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was sent to the left, supported by the Fourteenth Pennsylvania; while the Tenth Virginia, Colonel Harris, and the Twenty-eighth Ohio, Colonel Moore, (German regiment,) were sent to the right, to endeavor to turn the rebel position. Next to the Twenty-eighth was the Third Virginia, Lieutenant-Colonel Thompson; then the Second Virginia, Lieutenant-Colonel Scott; and the Eighth Virginia, Colonel Oley. These were all old veterans, that had been trained in the valley and Eastern Virginia, under Milroy, Cluseret, and Bohlen. The skirmishers moved off in splendid style, with the supporting line close behind them, and in a very short time the firing became brisk and animated, and right gallantly did the regiments on the right perform their part, as they swept around the westward of the two mountains, while the regiments in the front moved more slowly; but it was a steady, onward movement, over a hill, across a field, through the woods, and across ravines, the rebels retiring, as if to husba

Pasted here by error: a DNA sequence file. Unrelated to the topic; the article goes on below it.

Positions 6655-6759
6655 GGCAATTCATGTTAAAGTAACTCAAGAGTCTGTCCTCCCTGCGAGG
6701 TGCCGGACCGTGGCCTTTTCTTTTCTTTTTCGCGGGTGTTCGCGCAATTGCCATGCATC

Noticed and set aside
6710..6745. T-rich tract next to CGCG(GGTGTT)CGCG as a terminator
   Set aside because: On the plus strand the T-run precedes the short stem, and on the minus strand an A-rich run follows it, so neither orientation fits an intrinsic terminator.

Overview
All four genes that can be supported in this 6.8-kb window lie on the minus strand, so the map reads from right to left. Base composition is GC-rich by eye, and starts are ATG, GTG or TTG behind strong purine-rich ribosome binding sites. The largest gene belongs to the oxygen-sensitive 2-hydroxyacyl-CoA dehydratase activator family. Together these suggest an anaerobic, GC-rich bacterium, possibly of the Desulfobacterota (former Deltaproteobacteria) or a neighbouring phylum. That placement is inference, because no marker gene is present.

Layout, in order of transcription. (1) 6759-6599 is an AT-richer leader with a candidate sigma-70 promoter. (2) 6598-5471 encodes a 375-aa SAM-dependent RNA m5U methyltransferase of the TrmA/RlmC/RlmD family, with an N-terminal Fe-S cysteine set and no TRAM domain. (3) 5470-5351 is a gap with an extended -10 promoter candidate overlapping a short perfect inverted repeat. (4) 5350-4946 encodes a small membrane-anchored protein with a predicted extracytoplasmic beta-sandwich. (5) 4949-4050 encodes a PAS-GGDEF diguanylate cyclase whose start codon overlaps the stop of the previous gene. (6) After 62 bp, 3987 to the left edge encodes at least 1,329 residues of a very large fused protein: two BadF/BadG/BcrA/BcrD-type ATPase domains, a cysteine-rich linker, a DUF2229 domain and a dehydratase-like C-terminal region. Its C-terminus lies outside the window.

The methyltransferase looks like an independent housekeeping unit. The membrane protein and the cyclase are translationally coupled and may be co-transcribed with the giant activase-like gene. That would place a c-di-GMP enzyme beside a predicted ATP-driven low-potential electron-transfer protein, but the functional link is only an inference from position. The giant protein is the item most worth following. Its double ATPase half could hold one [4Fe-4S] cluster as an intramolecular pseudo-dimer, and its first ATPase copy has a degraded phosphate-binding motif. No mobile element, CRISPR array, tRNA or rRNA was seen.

ers of the Forty-ninth were relieved by five companies of the Sixth Maine, who were rapidly thrown forward to the crest of a hill half a mile to our front. About three o'clock P. M., the skirmish-line was advanced to the foot of a hill rising from the river. This hill is in reality a part of the river-bank, which here rises up so as to command the front for a mile or more, and was further strengthened by an elaborate redoubt, containing two twelve--pound Parrott guns, taken originally from Milroy at the capitulation of Winchester. On the rebel right, and near the railway, was another smaller redoubt, (also containing two three-inch ordnance guns taken from us, the one at Antietam, the other at Chancellorsville,) which crowned a hill but little lower than the one just described, from which it was distant some six hundred feet. To the enemy's left of the larger fortification, extended a long line of formidable, carefully constructed rifle-pits. These redoubts and rifle-pits were line